Actor, director, and producer Daniel Dae Kim is developing a new television show about a Buddhist detective through his production company, 3AD, reports Buddhist Door.
The show, titled First Rule of Ten, is based on a series of “spiritual fiction” mystery novels by Gay Hendricks and Tinker Lindsay, published by Hay House.
As Deadline reports, the series follows Tenzing Norbu, a “dharma detective” and “young monk, who after years spent struggling with the teachings of his Tibetan monastery, leaves to find his identity in the unlikeliest of places – Los Angeles. There, he’s forced to reconcile the differences between the Buddhist teachings he’s grown up with and the new fast-paced lifestyle filled with temptations. His path to self-discovery becomes further complicated when he witnesses a brutal crime and becomes inextricably entwined in its investigation.”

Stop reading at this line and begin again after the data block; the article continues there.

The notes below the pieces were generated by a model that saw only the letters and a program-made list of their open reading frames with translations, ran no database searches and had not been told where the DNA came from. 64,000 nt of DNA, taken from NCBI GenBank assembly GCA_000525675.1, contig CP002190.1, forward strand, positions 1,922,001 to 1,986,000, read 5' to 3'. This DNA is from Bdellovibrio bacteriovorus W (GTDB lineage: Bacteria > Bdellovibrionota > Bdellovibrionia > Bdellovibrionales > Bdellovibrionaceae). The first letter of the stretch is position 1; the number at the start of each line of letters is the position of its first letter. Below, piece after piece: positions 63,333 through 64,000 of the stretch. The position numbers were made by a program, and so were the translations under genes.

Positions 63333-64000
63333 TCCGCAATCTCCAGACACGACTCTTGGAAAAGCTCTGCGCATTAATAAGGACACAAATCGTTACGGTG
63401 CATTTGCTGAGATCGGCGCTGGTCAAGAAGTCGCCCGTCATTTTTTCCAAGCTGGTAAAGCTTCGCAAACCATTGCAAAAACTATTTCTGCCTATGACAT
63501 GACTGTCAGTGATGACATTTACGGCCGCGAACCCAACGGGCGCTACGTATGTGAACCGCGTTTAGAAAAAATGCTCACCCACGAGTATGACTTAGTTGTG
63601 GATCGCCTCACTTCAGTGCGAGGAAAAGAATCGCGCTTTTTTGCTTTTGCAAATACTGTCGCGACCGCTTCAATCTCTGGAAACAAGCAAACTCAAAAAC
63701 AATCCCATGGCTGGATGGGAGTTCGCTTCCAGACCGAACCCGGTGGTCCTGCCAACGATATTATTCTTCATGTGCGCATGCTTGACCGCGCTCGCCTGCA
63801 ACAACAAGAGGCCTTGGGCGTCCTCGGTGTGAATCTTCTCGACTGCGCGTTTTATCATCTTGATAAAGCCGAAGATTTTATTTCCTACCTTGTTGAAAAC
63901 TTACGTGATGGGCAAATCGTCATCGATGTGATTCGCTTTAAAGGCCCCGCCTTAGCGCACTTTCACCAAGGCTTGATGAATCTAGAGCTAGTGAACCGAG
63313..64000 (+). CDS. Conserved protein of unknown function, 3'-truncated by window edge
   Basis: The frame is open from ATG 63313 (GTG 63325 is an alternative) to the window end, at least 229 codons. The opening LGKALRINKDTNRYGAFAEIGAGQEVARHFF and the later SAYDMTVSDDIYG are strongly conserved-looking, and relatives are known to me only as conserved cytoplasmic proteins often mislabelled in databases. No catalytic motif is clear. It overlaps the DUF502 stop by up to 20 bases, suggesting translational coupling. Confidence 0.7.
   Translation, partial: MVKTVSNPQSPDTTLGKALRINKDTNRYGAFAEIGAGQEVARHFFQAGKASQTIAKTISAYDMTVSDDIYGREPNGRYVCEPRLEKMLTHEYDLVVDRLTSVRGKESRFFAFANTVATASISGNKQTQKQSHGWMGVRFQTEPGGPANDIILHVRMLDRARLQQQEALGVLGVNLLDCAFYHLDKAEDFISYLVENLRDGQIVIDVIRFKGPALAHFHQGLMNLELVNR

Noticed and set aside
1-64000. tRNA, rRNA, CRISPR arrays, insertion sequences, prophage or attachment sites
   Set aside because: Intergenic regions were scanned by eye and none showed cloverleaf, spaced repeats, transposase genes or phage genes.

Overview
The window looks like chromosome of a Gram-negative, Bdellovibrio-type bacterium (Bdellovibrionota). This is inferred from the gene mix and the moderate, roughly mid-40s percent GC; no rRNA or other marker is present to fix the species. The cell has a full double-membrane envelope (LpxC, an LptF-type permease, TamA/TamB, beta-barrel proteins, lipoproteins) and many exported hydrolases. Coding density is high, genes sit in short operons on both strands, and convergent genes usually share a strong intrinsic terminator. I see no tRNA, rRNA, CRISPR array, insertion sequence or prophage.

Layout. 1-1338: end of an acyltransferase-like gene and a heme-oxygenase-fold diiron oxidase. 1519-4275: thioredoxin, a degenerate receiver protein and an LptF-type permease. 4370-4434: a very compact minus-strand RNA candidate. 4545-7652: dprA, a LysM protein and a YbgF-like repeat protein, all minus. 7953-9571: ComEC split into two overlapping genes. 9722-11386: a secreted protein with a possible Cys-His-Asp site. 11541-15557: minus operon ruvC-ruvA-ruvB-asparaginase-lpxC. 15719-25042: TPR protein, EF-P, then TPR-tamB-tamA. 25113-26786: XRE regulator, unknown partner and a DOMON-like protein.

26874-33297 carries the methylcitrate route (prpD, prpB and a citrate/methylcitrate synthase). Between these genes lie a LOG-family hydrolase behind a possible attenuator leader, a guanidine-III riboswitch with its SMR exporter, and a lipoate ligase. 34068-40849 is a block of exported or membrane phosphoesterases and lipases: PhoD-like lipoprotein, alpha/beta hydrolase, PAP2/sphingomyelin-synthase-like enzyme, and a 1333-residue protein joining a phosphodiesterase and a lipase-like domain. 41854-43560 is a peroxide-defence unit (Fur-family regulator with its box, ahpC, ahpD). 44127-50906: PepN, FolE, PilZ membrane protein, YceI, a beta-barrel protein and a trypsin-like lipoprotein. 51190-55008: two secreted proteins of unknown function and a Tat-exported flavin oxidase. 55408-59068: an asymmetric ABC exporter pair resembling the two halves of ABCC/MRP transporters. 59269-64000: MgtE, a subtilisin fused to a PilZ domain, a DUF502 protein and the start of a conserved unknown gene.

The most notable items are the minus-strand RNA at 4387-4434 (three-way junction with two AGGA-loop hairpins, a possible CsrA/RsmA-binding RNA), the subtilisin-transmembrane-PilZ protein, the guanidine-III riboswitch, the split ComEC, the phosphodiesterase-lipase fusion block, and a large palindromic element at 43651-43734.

There are five books in the series thus far, each centering around Norbu’s various rules for living and detecting, including “Let go of expectations — they always lead to suffering,” and “Be mindful, both making and keeping commitments, that they be springboards to liberation, instead of suffering.”
Kim — known for his role on the TV series, Lost and Hawaii Five-0 — will be the executive producer of the series alongside Rachel Miller and 3AD’s Lindsay Goffman. Currently, he is the executive producer of The Good Doctor, a remake of a hit Korean television drama. Kim has also partnered with playwright David Henry Hwang and scriptwriter Jennifer Yee McDevitt to create the series.
Kim has long been outspoken about the need for more Asian American roles and perspectives in Hollywood, which First Rule of Ten will incorporate.
“3AD is excited to develop First Rule of Ten as our first collaboration with ITV Studios America,” Kim told Deadline. “The books tell a beautifully universal story from a uniquely Asian American perspective.”